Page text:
Solar Impulse Milestone

 

GENEVA — An experimental solar-powered plane whose Swiss makers hope someday to fly around the globe soared into uncharted territory Wednesday — the cold, dark night.

The team of adventurers and engineers behind the Solar Impulse project are already celebrating an aviation milestone for the longest solar flight after keeping the single-seat prototype aloft for almost 15 hours.

But with the goal of 24 hours of nonstop flight, the team set its sights on keeping the sleek aircraft with a 207-foot wingspan in the air until Thursday morning.

Pilot Andre Borschberg “will stay up there as long as possible,” said Bertrand Piccard, the project’s co-founder. “Hopefully he will still be in the air at sunrise tomorrow. That is the challenge.”

Borschberg took off from Payerne airfield into the clear blue sky shortly before 7 a.m. Wednesday, allowing the plane to soak up plenty of sunshine and fly in gentle loops over the Jura mountains, west of the Swiss Alps.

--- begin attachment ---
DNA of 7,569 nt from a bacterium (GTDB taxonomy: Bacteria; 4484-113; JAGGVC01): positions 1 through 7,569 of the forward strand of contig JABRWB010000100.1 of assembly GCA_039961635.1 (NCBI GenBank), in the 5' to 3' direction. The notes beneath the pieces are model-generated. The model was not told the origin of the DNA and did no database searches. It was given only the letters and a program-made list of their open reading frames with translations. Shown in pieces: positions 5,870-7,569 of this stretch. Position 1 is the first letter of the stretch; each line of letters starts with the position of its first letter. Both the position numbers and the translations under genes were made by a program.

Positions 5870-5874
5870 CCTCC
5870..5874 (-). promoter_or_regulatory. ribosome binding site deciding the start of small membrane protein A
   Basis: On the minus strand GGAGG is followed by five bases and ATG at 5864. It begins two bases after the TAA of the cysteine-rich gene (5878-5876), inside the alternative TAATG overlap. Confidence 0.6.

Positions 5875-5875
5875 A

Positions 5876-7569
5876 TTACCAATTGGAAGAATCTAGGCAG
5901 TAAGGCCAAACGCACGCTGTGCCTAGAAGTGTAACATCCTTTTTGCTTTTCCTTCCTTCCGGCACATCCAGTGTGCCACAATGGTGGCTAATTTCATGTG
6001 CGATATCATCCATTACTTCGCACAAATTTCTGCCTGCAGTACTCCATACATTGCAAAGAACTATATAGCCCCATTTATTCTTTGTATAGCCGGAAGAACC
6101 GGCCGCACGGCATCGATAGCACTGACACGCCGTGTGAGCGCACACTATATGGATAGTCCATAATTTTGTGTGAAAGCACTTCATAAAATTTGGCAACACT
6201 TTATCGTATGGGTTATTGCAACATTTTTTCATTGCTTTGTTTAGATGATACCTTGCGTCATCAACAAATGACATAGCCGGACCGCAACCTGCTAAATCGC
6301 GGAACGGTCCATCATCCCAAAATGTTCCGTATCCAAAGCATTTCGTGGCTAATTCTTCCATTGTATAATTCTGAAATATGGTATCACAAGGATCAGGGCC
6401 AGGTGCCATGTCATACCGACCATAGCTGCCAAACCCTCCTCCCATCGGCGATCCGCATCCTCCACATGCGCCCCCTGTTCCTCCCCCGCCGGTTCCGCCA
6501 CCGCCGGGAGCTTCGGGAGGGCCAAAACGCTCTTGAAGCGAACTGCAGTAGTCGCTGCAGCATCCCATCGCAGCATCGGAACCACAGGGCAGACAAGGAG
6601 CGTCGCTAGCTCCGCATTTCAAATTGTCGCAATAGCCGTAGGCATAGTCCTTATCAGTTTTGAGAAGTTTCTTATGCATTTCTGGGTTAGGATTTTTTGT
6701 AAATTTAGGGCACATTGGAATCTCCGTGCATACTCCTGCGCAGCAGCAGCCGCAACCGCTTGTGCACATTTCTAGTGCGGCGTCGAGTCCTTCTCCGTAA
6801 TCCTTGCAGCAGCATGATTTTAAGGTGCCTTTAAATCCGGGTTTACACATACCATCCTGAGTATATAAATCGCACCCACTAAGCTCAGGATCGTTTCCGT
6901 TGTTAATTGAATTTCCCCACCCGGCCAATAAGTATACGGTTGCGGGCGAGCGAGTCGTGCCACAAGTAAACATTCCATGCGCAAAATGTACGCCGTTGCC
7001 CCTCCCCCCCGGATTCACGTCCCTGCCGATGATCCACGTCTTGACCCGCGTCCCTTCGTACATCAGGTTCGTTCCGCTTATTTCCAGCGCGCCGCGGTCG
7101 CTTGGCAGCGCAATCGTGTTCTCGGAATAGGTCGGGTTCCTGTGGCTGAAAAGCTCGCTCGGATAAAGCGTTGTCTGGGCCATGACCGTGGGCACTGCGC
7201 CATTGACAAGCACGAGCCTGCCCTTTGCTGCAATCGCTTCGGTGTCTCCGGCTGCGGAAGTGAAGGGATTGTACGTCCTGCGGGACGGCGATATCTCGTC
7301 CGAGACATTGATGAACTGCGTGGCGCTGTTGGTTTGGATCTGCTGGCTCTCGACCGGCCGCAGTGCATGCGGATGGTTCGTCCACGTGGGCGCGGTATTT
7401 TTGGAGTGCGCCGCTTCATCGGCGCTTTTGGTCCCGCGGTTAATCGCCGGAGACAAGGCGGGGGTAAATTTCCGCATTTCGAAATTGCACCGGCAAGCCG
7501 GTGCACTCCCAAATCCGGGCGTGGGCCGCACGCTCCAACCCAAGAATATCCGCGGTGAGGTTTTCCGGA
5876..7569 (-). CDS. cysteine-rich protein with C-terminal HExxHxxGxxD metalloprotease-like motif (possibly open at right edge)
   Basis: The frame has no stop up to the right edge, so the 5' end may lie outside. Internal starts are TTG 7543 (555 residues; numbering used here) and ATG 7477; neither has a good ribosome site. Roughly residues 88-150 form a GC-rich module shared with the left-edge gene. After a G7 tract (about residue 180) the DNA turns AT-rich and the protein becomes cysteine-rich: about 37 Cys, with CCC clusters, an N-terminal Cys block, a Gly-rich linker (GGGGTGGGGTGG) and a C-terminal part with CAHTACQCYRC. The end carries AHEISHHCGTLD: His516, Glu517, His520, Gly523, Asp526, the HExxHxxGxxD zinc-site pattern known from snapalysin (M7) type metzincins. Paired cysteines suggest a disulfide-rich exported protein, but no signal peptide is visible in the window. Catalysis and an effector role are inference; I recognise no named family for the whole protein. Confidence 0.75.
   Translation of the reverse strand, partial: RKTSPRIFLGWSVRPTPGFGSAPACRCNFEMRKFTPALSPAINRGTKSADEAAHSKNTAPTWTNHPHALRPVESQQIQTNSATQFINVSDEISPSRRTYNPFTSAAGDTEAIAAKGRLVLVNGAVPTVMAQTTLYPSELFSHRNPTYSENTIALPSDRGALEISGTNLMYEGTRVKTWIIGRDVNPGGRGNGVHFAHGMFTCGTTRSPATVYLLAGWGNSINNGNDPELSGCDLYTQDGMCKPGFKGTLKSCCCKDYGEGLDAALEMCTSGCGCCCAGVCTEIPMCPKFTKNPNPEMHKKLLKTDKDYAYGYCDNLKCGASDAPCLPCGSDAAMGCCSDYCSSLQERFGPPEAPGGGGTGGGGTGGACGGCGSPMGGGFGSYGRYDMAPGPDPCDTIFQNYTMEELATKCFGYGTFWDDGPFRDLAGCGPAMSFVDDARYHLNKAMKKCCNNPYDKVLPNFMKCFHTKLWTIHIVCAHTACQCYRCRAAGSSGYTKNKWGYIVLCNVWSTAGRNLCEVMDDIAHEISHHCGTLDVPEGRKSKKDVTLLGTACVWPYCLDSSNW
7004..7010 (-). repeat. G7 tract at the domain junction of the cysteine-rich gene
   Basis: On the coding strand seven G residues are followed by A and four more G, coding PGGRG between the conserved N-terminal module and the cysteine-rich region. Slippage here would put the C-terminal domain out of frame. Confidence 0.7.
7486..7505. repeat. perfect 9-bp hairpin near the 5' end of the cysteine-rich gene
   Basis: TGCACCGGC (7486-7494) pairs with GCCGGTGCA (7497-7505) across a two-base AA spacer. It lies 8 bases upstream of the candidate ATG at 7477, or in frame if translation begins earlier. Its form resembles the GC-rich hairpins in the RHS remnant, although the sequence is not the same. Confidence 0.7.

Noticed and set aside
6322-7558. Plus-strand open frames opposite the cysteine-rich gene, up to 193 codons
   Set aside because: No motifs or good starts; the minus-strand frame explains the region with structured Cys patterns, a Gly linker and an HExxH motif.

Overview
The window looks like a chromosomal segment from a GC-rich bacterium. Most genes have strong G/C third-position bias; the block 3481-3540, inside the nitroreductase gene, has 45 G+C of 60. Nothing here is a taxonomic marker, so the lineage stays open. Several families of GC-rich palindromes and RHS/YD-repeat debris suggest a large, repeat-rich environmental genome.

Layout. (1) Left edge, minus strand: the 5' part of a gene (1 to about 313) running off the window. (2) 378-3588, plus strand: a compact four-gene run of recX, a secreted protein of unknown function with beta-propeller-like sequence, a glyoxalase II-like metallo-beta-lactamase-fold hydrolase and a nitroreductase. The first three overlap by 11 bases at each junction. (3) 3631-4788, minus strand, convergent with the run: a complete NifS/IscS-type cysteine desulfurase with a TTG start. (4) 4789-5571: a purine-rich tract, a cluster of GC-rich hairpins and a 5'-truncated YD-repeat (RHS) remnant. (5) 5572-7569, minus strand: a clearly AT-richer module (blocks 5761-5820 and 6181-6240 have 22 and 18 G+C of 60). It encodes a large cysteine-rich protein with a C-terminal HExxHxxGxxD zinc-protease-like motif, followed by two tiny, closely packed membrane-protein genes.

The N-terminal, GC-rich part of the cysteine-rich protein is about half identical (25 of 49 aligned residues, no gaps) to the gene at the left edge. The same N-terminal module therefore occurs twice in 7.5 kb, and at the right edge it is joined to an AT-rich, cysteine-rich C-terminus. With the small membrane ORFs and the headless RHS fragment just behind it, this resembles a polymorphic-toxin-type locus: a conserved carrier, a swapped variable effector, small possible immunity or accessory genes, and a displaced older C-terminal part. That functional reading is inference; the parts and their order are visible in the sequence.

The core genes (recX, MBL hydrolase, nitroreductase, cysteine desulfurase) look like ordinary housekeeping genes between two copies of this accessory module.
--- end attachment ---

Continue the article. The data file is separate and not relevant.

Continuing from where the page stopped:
As the sun set, technicians hoped the craft’s batteries — charged from the 12,000 solar cells fixed to the wings and body — would keep the four-engine plane airborne through the night.

Earlier in the afternoon, Piccard — a record-breaking balloonist whose father and grandfather also accomplished pioneering airborne and submarine feats — said the flight was going “extremely well.”

At 9:30 p.m., he said strong winds had pushed the plane off course, cutting his safety margin by one hour.

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